Washington, DC – The Arc denounces the harmful rule that will be finalized by the U.S. Department of Homeland Security (DHS) on Wednesday, August 14. This new rule discriminates against people with intellectual and developmental disabilities (I/DD) and their families, among others. It allows the federal government to deny admission into the U.S. and unfairly restructures immigration in a way that is detrimental to individuals based on their disability and the use of vital programs like Medicaid.
The DHS final rule means the government will consider a significantly expanded list of factors to determine whether a person will be considered a “public charge.” A public charge is a person that the government thinks will (currently or in the future) be dependent on the government for support. The rule will hurt children and adults based on disabilities and chronic conditions. The use of many programs such as most Medicaid services, the Supplemental Nutrition Assistance Program (SNAP), housing assistance, and other important benefits will also be considered in the public charge test. DHS acknowledges that the new rule may have an outsized impact on people with disabilities.
“This new policy is devastating to many people with intellectual and developmental disabilities and their families. It discourages immigrant families from utilizing critical public services out of fear of harming their immigration status. The rule will increase poverty, hurt public health, and worsen housing instability. It’s the latest callous tactic in restricting access to necessary services and supports. The Arc continues our work to ensure that non-citizens with any type of disability have a fair opportunity to enter and reside legally in the U.S., without unnecessary or discriminatory restrictions based on their disability,” said Peter Berns, CEO, The Arc.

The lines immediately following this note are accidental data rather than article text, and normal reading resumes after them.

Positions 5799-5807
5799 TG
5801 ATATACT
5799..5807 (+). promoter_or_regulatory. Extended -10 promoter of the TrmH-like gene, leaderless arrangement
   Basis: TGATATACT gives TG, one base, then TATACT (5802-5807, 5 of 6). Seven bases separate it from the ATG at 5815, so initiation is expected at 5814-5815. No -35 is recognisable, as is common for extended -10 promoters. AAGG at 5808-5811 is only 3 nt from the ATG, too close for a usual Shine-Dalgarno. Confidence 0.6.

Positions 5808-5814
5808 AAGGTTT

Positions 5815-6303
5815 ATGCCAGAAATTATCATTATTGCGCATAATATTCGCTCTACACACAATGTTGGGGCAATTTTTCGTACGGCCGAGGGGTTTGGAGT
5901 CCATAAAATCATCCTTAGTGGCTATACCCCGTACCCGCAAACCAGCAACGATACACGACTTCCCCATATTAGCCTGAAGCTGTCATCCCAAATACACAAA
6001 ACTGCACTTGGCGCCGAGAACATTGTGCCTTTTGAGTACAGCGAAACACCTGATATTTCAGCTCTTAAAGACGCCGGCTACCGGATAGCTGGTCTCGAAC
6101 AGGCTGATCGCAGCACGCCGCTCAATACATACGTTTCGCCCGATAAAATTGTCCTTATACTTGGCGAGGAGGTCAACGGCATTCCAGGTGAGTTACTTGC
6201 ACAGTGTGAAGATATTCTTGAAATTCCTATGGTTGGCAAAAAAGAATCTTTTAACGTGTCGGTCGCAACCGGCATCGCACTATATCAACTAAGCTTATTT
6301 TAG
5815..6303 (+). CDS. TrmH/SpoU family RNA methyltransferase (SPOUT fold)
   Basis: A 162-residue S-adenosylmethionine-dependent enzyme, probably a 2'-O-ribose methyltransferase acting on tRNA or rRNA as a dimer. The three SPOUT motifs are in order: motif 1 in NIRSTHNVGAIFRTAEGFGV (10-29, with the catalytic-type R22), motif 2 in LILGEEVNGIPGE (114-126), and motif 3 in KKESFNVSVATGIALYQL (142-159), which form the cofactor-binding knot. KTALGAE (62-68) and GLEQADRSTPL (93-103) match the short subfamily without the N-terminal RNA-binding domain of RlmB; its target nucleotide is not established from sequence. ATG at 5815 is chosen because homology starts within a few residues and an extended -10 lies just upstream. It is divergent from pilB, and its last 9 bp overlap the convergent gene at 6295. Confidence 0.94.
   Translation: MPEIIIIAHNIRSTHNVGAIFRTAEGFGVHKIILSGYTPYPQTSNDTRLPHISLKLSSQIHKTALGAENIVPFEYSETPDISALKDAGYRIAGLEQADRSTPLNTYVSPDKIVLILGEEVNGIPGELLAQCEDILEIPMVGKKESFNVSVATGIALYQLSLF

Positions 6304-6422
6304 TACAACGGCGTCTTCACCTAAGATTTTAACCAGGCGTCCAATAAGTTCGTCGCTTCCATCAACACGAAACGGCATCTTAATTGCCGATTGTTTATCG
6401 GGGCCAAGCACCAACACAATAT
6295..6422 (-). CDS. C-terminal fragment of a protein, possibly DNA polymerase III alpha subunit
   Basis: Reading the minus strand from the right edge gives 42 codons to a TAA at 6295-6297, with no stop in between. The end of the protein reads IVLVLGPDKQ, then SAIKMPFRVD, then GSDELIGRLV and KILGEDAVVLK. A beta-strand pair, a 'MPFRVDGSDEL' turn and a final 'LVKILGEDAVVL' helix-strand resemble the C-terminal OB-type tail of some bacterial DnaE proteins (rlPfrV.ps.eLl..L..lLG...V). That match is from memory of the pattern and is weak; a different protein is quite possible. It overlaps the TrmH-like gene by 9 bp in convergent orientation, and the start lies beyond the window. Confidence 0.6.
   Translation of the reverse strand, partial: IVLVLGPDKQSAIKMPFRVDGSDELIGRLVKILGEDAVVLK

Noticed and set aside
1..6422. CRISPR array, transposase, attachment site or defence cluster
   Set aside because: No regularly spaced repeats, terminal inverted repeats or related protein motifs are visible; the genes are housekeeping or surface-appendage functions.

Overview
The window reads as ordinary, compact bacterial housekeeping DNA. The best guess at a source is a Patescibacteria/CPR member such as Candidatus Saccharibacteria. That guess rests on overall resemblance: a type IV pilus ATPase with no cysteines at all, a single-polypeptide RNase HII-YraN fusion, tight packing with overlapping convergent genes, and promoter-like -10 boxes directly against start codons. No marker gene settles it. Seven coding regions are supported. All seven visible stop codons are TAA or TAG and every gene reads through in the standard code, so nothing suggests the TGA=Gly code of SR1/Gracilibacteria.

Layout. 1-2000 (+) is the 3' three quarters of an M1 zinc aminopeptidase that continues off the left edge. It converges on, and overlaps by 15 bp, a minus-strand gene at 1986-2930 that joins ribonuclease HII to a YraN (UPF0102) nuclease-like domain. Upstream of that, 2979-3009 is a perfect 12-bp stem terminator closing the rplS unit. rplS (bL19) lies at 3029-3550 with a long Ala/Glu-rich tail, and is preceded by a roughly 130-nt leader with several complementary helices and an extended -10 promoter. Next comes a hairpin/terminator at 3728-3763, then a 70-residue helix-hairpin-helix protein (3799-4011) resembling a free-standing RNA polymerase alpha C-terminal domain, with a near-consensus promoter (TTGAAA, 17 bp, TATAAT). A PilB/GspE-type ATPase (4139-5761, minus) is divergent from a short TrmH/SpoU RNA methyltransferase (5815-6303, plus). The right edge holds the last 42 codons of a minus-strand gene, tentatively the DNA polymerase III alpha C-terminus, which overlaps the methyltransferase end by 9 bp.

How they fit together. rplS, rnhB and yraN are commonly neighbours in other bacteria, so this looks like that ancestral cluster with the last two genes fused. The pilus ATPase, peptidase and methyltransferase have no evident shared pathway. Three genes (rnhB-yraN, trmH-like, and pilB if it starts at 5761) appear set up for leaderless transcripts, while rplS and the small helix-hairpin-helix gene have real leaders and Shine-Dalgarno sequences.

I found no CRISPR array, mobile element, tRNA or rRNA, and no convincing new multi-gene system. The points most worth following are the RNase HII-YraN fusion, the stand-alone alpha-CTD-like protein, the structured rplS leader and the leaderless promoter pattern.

For more information, see this short explainer.
The Arc advocates for and serves people with intellectual and developmental disabilities (I/DD), including Down syndrome, autism, Fetal Alcohol Spectrum Disorders, cerebral palsy and other diagnoses. The Arc has a network of over 600 chapters across the country promoting and protecting the human rights of people with I/DD and actively supporting their full inclusion and participation in the community throughout their lifetimes and without regard to diagnosis.
Editor’s Note: The Arc is not an acronym; always refer to us as The Arc, not The ARC and never ARC. The Arc should be considered as a title or a phrase.
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